8. Under Section 110-A (1) (b) of the Act, an application for compensation arising out of an accident involving the death of a person arising out of the use of motor vehicles may be made by the legal representatives of the deceased. Under Clause (2) of Rule 342 of the Mysore Motor Vehicles Rules, 1963, it is provided that the term 'legal representative shall have the meaning assigned to it under Clause (11) of Section 2 of the Code of Civil Procedure, 1908. In Section 2 Clause (11) of the Code of Civil Procedure the term 'legal representative' as a person who in law represents the estate of a deceased person, and includes any person who intermeddles with the estate of the deceased and where a party sues or is sued in a representative character the person on whom the estate devolves on the death of the party so suing or sued. Hence it is urged on behalf of the petitioners that so far as the claim put forward by the father is concerned, it could not be adjudicated upon by the Claims Tribunal constituted under the Act, and that therefore, the jurisdiction of the Civil Court to entertain the claim is not barred.
Under Section 1-A of the Indian Fatal Accidents Act (Central Act 13 of 1855) an action or a suit for damages in respect of the death of a person caused by wrongful act, neglect or default, of another person shall be for the benefit of the wife, husband, parent and child if any, of the person whose death shall have been so caused, and 'shall be brought by and in the name of the executor, administrator or representative of the person deceased'. It is further provided that the Court may give such damages as it may think proportioned to the loss resulting from such death to the parties respectively, for whom and for whose benefit such action shall be brought. Section 2 of the same Act provides that not more than one suit or action shall be brought for and in respect of the same subject matter of complaint, and the proviso to that section provides that in every such action or suit, the executor, administrator or representative of the deceased may insert a claim for and recover any pecuniary loss to the estate of the deceased occasioned by such wrongful act, neglect or default, which sum, when recovered, shall be deemed part of the assets of the estate of the deceased.
The Legal Representatives' Suits Act, 1855 (Act 12 of 1855) provides that an action may be maintained by the executors, administrators, or representatives of any person deceased, for any wrong committed in the lifetime of such person, which has occasioned pecuniary loss to his estate, for which wrong an action might have been maintained by such person. Both Act 12 of 1855 and Act 13 of 1855 were passed on the same day. The precise nature of the right conferred by Act 33 of 1855 was considered in Johnson v. The Madras Railway Company, (1905) ILR 28 Cal 479. It was held that as the preamble of the Act 13 of 1855 itself indicated the relations of another were not, prior to its enactment, entitled to claim compensation on account of the death, and that the right to claim compensation in respect of such a death was created by the said Act. It was contended in that case that in the case of Europeans and Eurasians, the only 'representative' of a deceased man is his executor or administrator, and that in the said Act the word 'representative' has no application to Europeans and Eurasians, but is used only with respect to Hindus and Mohammadans. It was held that the word 'representative' is not equivalent to 'heirs' since by Act 12 of 1855 passed on the same day, the right is given to bring a suit against 'heirs or representatives' of the deceased wrong-doer. It was held that the word 'representative' means and includes all or any one of the persons for whose benefit a suit under the Act can be maintained, and that these persons are the representatives of the deceased, in the sense, that they are the persons taking the place of the deceased in obtaining reparation for the wrong done. It was further held that where there is no executor or administrator or where there is one, and he fails or is unwilling to sue, then the suit may be instituted by, and in the name of, the representative of the person deceased, but one suit only is allowed to enforce the claims of all the persons beneficiallyentitled, -- it being provided that the rights of each and every one of them shall be adjudged and adjusted by the Court in such suit. The right of each beneficiary is only to receive compensation in proportion to the loss occasioned to him by the death of his deceased relative. The beneficiaries entitled to compensation under Act 13 of 1855 are not persons entitled to claim compensation jointly, but are parties entitled to relief severally, in respect of the same cause of action which is enforceable at the suit of all or any of them suing for himself and the rest.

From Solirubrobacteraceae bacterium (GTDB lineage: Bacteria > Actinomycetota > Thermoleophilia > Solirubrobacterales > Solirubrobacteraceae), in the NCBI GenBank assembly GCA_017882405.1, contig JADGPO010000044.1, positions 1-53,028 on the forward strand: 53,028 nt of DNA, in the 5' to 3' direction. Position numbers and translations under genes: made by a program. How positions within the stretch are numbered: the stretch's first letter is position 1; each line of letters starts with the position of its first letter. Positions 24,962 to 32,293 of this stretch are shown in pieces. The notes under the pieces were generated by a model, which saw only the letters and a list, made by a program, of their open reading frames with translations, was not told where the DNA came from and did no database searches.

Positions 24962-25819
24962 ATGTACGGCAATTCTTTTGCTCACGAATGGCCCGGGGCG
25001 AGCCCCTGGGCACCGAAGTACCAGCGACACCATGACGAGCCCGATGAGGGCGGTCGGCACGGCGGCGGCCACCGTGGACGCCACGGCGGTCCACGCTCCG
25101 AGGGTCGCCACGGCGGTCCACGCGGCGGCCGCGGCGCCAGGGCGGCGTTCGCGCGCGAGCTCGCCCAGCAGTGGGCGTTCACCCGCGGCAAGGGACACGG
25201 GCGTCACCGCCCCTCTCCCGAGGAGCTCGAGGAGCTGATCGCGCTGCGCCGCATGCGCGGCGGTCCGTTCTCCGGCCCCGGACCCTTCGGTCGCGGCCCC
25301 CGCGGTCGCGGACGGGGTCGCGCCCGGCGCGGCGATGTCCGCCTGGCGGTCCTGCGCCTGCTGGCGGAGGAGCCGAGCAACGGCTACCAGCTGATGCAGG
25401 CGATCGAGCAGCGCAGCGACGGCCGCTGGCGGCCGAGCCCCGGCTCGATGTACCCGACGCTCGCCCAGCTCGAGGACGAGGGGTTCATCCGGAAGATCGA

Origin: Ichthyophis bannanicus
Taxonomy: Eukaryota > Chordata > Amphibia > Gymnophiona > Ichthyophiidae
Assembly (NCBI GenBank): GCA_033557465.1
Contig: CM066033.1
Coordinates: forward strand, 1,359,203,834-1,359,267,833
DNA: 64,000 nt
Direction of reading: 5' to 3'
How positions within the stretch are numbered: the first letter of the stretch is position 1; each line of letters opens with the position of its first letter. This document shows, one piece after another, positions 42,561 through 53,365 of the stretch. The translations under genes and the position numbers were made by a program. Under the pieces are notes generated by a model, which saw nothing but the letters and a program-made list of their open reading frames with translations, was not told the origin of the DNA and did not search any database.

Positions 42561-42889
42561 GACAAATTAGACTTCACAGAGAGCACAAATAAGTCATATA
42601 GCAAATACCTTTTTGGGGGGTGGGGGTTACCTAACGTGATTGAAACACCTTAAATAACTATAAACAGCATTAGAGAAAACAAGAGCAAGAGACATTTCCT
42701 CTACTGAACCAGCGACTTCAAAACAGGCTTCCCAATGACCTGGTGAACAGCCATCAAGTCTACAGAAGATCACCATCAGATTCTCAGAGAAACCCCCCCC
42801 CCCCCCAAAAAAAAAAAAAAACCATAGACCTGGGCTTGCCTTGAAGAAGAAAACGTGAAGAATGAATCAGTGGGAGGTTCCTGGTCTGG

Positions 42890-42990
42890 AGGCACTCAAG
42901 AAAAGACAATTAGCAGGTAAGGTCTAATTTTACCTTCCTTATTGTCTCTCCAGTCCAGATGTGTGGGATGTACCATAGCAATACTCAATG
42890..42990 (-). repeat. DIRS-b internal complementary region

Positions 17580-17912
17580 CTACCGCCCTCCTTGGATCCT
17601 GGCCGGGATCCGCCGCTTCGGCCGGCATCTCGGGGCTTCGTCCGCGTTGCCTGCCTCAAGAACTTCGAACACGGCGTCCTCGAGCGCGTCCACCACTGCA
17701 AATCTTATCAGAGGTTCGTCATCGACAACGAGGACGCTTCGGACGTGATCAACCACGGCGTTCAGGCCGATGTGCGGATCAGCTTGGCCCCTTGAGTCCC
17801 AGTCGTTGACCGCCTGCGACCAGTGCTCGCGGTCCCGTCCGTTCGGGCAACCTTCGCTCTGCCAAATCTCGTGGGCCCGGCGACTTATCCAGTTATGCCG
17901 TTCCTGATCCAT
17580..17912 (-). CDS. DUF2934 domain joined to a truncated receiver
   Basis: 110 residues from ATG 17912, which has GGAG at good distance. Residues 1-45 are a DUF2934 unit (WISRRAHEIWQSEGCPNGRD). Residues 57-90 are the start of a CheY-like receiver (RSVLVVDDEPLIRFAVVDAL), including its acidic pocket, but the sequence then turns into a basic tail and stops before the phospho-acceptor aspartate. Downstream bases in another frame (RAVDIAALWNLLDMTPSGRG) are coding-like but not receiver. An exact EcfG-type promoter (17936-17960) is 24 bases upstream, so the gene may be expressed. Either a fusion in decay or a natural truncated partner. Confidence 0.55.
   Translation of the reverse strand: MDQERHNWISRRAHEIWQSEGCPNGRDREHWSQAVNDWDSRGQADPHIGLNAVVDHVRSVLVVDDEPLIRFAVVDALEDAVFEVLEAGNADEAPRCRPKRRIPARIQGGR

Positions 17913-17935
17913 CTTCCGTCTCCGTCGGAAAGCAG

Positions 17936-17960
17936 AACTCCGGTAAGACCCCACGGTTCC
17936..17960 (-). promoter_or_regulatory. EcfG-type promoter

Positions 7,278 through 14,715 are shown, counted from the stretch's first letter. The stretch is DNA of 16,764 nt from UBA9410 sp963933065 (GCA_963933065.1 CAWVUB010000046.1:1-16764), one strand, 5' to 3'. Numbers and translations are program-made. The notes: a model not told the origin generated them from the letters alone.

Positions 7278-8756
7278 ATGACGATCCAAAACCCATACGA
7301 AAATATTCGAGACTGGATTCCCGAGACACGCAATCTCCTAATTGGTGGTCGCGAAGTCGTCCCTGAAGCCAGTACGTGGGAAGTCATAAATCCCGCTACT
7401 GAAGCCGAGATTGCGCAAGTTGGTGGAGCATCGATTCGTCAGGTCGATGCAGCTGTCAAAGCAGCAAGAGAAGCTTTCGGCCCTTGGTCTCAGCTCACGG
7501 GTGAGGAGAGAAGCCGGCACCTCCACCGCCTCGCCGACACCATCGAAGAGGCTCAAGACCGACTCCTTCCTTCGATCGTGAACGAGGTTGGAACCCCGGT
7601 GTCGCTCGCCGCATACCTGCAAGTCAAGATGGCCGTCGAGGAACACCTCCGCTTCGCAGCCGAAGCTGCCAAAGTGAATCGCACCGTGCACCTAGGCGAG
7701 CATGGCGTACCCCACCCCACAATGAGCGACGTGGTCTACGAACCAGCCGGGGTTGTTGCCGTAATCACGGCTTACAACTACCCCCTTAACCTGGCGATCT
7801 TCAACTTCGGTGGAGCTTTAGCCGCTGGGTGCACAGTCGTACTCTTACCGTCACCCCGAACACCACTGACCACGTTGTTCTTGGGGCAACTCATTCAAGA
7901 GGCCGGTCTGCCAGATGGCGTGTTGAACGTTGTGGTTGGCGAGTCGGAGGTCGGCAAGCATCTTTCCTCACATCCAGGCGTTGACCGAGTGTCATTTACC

8-A. The Indian Fatal Accidents Act 13 of 1855 was enacted on the same lines as the English Fatal Accidents Act, 1846. Under Section 2 of the English Act, it is provided that the action shall be for the benefit of the wife, husband, parent and child of the person whose death shall have been caused and shall be brought by and in the name of the executor or administrator of the person deceased. Thus, it is only the executor or administrator of the deceased who could bring an action under the English Act. The English Act was amended by Fatal Accidents Act, 1864, which provided that in case there is no executor or administrator of the deceased or where there is an executor or administrator, no action is brought by him within the time prescribed, then such an action may be brought by and in the name or names of any of the persons for whose benefit such action could have been brought by the executor or administrator, and that every action so brought shall bo for the benefit of the said person or persons. Thus, it enables an action to be brought by the persons beneficially interested under the Act.